Krispy Kreme's Secret Growth Recipe (It's Not Paid Ads)
On a midwinter Saturday at 3 p.m., customers shuffled into the lone Chicago-area Krispy Kreme location for a cup of coffee, a just-off-the-conveyor-belt-warm doughnut, or a box of treats for Sunday morning.
Among them was Dilyana Lagadinova, who drove a half hour from her suburban Glenview home to the Krispy Kreme in Elk Grove Village, Ill., to pick up a dozen. "It's a trek, but I come here because it's way better than Dunkin' Donuts, and my mom loves them," said Ms. Lagadinova.
She's far from alone. The chain has a loyal fan base often willing to drive more than 30 minutes to one of its 240 U.S. shops for what CMO Dwayne Chambers calls a "kind of reward, a simple indulgence." Krispy Kreme's regular customers frequent the chain an average of one-and-a-half times a month.
That may be far less than the average fast-food customer, who will often make multiple visits per month, or even Dunkin's regulars, but something is clearly working: If Krispy Kreme reports an increase in same-store sales when it releases fourth-quarter earnings this week, it will mark the 21st consecutive quarter that all-important metric has risen.
Such sustained growth is highly unusual for chains, especially post-recession, according to Darren Tristano, exec VP at food industry-research firm Technomic. He noted chains like McDonald's and Chipotle have had sustained growth, but even McDonald's hit a snag after nine years of positive global sales. "It's like sports -- it's difficult to win every game, since growth in sales is usually year over year."
For its fiscal third quarter ended November 2013, same-store sales at Krispy Kreme's company-owned stores were up 3.7% from the previous quarter. Franchised stores showed even better performance, with a same-stores sales hike of 10.7%. (Of its 253 U.S. locations, 95 are company-owned.) The gains were attributed mainly to retail price increases.
That performance is even more impressive considering some major headwinds Krispy Kreme is battling. Dunkin' Donuts, McDonald's, Starbucks and others are all duking it out for a share of the $50 billion breakfast market. Krispy Kreme's growth also comes as fatty foods are under fire, and despite the chain's overexpansion, which began in the late '90s.
Krispy Kreme's Chicago location is the last one standing in the area after the company closed stores throughout the U.S. a handful of years ago, recognizing that it opened had too many stores too quickly and overreached by expanding into grocery and convenience stores. Krispy Kreme's sales peaked in 2005 with $1.07 billion across 272 U.S. stores, according to Technomic. But by the time it began to scale down in 2009, sales from its 222 U.S. stores had dropped to $468 million.
"They got away from what people got excited about with Krispy Kreme," said Elizabeth Friend, an analyst at Euromonitor. "They were in every grocery store and convenience store." The aggressive expansion cut into its cult status and damaged quality control. "Suddenly, when you're seeing old, dried out Krispy Kreme doughnuts in the [convenience] store, the brand loses cachet," she said.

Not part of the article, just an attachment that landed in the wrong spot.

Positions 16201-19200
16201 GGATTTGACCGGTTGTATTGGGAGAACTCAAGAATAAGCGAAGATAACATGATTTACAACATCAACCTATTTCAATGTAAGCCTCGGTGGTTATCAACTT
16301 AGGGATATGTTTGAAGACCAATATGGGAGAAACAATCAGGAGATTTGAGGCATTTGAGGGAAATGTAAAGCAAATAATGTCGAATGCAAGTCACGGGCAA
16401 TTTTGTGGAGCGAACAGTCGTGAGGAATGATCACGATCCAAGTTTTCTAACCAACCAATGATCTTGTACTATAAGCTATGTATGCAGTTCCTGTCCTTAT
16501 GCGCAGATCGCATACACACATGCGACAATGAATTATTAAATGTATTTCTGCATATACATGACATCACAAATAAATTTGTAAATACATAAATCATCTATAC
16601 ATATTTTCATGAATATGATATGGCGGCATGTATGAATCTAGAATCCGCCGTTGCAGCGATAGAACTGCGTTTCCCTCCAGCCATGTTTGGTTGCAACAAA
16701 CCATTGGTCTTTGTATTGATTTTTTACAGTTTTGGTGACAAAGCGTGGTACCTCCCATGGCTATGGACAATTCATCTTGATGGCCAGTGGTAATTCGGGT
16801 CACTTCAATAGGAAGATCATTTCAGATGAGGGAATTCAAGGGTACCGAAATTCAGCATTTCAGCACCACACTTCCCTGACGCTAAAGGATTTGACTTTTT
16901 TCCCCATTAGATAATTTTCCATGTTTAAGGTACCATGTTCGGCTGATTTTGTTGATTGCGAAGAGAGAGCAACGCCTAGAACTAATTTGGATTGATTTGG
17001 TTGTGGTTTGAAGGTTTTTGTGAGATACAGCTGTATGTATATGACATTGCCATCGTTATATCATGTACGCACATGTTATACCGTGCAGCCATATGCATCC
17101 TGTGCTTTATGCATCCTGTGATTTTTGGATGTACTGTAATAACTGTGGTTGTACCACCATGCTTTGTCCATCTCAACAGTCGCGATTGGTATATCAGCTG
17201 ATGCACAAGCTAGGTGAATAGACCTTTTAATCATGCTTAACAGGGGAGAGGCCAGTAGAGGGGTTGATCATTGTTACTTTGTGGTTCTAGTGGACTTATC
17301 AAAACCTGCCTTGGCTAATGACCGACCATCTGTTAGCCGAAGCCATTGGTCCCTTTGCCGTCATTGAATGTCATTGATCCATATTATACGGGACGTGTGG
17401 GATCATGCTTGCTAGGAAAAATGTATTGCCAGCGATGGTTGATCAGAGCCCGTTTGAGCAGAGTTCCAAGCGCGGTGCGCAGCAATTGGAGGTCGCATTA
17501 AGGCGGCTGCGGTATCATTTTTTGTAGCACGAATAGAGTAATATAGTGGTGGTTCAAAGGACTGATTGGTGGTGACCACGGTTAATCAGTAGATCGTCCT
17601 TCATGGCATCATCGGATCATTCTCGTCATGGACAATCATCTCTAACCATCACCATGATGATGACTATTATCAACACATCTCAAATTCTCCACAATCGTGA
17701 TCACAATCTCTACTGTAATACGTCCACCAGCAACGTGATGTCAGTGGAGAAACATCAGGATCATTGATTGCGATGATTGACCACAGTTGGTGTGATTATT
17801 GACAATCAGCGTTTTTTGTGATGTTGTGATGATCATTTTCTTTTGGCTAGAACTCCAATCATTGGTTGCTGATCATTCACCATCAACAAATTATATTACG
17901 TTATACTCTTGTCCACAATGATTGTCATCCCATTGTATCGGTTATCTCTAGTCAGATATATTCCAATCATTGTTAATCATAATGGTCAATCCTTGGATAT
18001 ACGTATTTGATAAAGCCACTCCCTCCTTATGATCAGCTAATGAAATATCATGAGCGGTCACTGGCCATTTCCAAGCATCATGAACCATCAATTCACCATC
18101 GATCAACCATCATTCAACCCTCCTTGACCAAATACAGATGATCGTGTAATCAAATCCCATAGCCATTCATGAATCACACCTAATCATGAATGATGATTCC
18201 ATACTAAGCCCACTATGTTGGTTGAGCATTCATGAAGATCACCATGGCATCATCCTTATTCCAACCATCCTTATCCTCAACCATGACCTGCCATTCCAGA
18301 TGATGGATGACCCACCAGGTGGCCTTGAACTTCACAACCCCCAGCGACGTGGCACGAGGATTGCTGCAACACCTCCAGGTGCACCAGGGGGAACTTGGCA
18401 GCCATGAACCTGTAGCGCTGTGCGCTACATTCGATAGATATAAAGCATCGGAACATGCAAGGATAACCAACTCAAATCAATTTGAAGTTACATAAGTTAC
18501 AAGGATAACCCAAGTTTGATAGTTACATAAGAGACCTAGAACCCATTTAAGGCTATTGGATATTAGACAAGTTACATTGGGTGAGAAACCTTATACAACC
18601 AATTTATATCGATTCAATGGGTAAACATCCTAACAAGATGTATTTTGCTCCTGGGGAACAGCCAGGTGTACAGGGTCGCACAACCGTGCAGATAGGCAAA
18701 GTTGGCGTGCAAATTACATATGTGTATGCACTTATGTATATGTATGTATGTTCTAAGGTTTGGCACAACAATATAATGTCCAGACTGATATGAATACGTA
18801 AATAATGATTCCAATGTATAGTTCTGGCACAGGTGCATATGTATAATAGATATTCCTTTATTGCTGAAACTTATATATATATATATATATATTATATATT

Growth since then has been slow but steady. The chain, Ms. Friend said, has been focusing on improving operations and the customer experience at its shops, most of which are factory-style stores where customers can see the doughnuts being made. Wholesale operations are less of a focus, though the company still sells doughnuts through retailers like Sam's Club.
"It's unusual to be able to bounce back like that," said Mr. Tristano. "Once a restaurant starts to decline that much, it's difficult to recover." He added that much of the difficulty in rebounding has to do with aligning management properly, improving franchise operations and shoring up financials after sales declined so much. Even so, "they're moving in the right direction, but they haven't yet regained the footing they once had."
For the first nine months of its fiscal 2014 year it reported revenue of $347.6 million. It now has 253 U.S. locations, 95 of which are company-owned.
What's left now are well-performing operations and its trademark bare-bones marketing strategy, which includes very little measured-media spending and no agency of record. Mr. Chambers said the company hasn't changed its marketing approach since he arrived in 2010: It's focused on local and community outreach through digital, with a big social component.
The brand "was built on word-of-mouth," he said, making social media a natural fit. The chain will periodically invest in event marketing, like when it bought a 1960 Starliner bus, dubbed the Krispy Kreme Cruiser, and embarked on a tour of events and festivals in 37 states.
And while doughnuts will always be its primary focus, Krispy Kreme in 2011 started to integrate coffee into its main business in unorthodox ways. Last month, it rolled out two coffee-flavored doughnuts -- the Mocha Kreme and Caramel Coffee Kreme doughnuts -- on a limited-time basis. It also struck a deal with Walmart to sell two types of bottled iced coffee, Original Glazed Iced Coffee and Mocha Iced Coffee, in 9.5-ounce bottles for $1.98, in 900 locations. (Krispy Kreme already has a deal to sell 40-ounce bags of its House Blend coffee in Sam's Club stores across the Southeast.) The chain is also said to be planning to roll out a gluten-free doughnut this year.
"It's another opportunity to bring variety to our doughnut menu offerings," Mr. Chambers said.